When it comes to the NCAA, there are few things that get people fired up more than the uneven way the organization tends to handle transfers. Having said that, there was some to hope the governing body of major collegiate sports was starting to realize the way they were doing things was hurting the people they were supposed to be protecting.

Just last year, the NCAA changed the way it handled redshirts and transfers, making it easier for a player to transfer away from programs they feel are no longer a good fit. One set of player transfers that seemed to have been done the right way for quite a while now, grad transfers might now be getting a change that should have fans shaking their heads.

According to the Associated Press, the NCAA Division I Council is expected to vote this week on a new rule that would absolutely punish players that want to be grad transfers, as well as any school that takes them in. Currently, grad transfers are the equivalent of free agents. They can transfer to any school they want, without having to sit out a year to become eligible.

Changing of NCAA rules means grad transfers will lessen

The thought behind the lack of need to sit out has always thought to have been a kind of reward for a player that has managed to get their degree before they actually ran out of eligibility. It now appears the Council wants to basically tell players that, while they did everything right, everything you would expect from a student-athlete, they will get slapped should they want to continue their athletic careers elsewhere.

The new rule, which is expected not only to be voted on but passed, would make a grad transfer count against a school's scholarship total for two years. They would count against that limit even if the player was only at the new school for one season. To be clear, this would be like a professional football team signing a free agent to a one-year deal, but having to play the season after the contract ran out, with a hole on its roster, even if the player they signed had moved onto another team.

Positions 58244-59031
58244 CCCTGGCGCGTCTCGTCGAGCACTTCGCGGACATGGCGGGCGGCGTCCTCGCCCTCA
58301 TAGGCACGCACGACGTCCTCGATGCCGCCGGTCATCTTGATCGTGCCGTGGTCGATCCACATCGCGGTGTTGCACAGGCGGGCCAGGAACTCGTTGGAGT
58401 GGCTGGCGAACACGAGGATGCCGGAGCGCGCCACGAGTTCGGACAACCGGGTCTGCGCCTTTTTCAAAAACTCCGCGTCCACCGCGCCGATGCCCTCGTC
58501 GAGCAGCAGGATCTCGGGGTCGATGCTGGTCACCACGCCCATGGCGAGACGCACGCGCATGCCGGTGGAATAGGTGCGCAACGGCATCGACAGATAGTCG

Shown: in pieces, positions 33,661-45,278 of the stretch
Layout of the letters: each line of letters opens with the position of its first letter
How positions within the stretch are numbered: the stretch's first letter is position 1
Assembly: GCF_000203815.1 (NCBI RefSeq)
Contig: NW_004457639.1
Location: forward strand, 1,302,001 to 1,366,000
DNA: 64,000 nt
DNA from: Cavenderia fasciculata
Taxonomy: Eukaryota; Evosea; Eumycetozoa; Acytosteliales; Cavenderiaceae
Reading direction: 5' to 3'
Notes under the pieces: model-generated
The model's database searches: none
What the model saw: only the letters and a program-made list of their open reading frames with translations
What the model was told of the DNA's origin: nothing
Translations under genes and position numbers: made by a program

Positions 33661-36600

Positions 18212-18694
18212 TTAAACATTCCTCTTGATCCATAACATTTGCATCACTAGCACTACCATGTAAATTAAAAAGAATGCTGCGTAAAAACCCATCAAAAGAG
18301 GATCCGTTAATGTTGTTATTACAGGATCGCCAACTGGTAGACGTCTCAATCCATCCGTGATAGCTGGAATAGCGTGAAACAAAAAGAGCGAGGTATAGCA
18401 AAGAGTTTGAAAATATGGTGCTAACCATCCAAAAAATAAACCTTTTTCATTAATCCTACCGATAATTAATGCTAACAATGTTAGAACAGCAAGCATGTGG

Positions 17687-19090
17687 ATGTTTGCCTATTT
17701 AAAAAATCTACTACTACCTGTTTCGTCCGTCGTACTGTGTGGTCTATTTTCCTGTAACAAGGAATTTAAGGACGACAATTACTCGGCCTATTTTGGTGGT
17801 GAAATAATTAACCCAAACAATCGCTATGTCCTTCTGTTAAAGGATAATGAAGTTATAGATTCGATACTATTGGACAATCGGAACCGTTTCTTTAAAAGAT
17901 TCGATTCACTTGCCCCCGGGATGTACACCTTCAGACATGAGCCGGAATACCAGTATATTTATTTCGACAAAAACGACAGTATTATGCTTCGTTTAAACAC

Questioning the motivation of grad transfers

In response to questions as to why the NCAA is looking to penalize players that graduate and then want to transfer, and the schools that accept them, Big 12 commissioner Bob Bowlsby said the organization wants to make sure players are graduating for the right reasons. “The so-called graduate degree is really not the aspiration," Bowlsby said, "The aspiration is to be featured, and usually featured at a higher level.”

To be sure, the rule was originally put in place for players that wanted to go to another school for an advanced degree.

While that may not be the goal for most, these are still players who are graduating and doing it ahead of schedule. If the rule goes into place, players like Jalen Hurts would be costing the Oklahoma Sooners two scholarships after he transferred from Alabama.

The NCAA definitely wants to slow down what has been a growing tide of transferring players. Trying to do it by singling out grad transfers could backfire.